If I Could Turn Back Time: Jennifer in This Is England ’88

As a nostalgic, I often tend to give the past the totally positive quality that it never really had. In some cases, things I hated (music or clothes or even films) have slowly become acceptable, if not even regretted; in other cases, one must face the facts and realize that some things were ugly in the past and nothing/no one can change that. This is quite true when it comes to my personal style: though always attracted by anything related to the world of fashion, I’ve never been told I dress nicely, and when I was a teenager things were even worse. I wanted to be fashionable/cool in my own way (like anybody else) but results were far from being attractive: this is the reason why I jumped on my seat when I first saw the character of Jennifer in This Is England ’88. She is Woody’s girlfriend: totally different from Lol, she represents stability, conformism and social approval, but – alas – she’s not fashionable, let alone cool. Her outfits totally remind me the way I used to dress in the mid 80s and I love her for that.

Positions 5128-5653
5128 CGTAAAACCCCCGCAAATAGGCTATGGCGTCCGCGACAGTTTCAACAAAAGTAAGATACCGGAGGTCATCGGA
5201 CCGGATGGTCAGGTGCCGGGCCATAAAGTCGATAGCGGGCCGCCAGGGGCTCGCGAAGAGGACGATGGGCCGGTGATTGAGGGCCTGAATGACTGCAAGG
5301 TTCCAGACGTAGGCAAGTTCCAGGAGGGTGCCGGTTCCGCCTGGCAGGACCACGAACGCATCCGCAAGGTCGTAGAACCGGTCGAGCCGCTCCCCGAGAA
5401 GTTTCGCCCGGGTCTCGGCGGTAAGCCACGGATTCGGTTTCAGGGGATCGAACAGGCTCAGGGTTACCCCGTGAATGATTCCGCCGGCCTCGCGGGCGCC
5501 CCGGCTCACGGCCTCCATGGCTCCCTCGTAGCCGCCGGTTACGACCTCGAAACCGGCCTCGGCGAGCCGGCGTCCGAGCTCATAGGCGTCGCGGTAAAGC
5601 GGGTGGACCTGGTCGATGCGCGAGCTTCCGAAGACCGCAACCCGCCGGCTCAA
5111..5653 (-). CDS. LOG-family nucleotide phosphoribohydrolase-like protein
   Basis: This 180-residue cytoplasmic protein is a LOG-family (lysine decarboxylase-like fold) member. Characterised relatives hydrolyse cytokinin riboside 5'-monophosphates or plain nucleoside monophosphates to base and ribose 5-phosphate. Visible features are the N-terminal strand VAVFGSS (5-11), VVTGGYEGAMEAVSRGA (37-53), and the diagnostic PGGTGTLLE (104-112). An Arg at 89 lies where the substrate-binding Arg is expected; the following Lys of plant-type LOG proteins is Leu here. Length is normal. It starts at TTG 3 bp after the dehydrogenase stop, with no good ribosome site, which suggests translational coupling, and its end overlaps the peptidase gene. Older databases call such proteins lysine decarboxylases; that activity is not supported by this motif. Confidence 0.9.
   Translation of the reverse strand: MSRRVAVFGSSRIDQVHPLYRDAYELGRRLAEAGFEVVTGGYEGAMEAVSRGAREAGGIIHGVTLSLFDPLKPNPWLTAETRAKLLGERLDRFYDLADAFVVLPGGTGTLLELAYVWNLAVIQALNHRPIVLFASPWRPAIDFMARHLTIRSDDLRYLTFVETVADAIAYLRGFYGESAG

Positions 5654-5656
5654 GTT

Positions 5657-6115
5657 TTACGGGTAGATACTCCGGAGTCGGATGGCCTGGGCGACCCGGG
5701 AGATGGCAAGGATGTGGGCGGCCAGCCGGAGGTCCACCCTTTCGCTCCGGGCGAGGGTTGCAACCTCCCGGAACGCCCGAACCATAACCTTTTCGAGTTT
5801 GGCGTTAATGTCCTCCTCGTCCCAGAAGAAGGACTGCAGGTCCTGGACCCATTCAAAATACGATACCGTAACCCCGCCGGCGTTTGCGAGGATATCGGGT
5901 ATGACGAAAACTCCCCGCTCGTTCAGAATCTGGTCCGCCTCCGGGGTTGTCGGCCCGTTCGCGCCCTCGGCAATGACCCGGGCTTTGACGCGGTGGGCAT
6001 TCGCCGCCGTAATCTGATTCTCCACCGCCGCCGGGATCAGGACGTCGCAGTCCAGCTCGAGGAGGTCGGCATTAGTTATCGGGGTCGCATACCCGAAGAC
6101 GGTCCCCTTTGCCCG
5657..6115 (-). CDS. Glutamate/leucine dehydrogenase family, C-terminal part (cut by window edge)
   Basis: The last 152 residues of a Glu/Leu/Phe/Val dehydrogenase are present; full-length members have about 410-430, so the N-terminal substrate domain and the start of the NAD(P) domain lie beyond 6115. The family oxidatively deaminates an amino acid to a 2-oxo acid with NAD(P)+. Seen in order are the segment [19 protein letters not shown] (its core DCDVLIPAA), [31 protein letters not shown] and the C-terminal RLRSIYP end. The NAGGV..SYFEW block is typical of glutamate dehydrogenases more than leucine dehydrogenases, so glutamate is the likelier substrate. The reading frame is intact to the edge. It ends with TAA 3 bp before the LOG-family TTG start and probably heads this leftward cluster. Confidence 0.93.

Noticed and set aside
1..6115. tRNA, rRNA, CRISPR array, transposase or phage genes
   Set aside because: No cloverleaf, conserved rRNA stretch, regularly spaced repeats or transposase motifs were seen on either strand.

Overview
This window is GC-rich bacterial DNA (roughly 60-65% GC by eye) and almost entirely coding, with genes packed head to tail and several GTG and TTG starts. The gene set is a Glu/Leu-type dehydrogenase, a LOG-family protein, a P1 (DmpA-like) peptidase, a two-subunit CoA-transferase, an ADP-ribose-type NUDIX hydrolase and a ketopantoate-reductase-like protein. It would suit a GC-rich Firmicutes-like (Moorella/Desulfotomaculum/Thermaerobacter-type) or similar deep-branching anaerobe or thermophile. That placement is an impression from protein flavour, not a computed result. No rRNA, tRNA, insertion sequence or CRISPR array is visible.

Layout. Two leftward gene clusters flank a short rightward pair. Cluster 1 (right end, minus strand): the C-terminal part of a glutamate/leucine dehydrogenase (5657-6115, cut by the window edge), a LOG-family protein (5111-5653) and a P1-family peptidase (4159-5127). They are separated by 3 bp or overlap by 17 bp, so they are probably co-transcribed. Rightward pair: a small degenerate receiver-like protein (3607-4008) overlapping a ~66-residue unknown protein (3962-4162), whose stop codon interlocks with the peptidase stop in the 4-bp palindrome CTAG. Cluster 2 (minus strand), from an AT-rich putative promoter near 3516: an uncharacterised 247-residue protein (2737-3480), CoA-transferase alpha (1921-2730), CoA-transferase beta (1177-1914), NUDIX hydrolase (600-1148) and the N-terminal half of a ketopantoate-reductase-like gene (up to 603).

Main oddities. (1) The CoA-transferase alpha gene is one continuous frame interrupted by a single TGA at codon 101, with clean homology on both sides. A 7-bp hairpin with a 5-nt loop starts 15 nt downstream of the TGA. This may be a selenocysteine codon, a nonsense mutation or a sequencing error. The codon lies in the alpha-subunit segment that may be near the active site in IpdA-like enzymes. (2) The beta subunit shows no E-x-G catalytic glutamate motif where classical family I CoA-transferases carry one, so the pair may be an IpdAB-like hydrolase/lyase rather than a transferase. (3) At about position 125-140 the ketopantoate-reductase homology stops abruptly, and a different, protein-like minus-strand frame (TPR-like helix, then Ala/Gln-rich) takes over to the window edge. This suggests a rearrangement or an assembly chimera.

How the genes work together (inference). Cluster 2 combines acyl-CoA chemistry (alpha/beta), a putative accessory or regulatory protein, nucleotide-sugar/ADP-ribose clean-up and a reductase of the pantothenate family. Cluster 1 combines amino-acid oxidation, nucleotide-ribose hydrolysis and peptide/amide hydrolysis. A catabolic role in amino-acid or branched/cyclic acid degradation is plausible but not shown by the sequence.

Jennifer (played by Stacey Sampson, an actress who has worked in several tv shows and in theatre) is a cute girl – dark blonde and long hair with bangs, fair complexion and blue eyes – but she seems to come from another galaxy, if compared to the other female characters. She gets along well with Woody’s parents, who are very proud of her and treat her like a daughter. As I’ve already written, Jennifer represents a stable and socially acceptable future for Woody: he still rocks tattoos on his arms, but he has changed a lot and seems interested in pursuing a career and middle-class dreams.

When we first see her, Jennifer is sporting her trademark outfit, which includes mid-length skirt, shirt and embroidered cardigan/sweater. She’s a younger version of Woody’s mother: her clothes – in pastel or powdery colours – have romantic decorations; she’s always bare-faced and wears no jewellery. She embodies the image of the “good girl”, in opposition to Woody’s former girlfriend, who had a child with his best friend.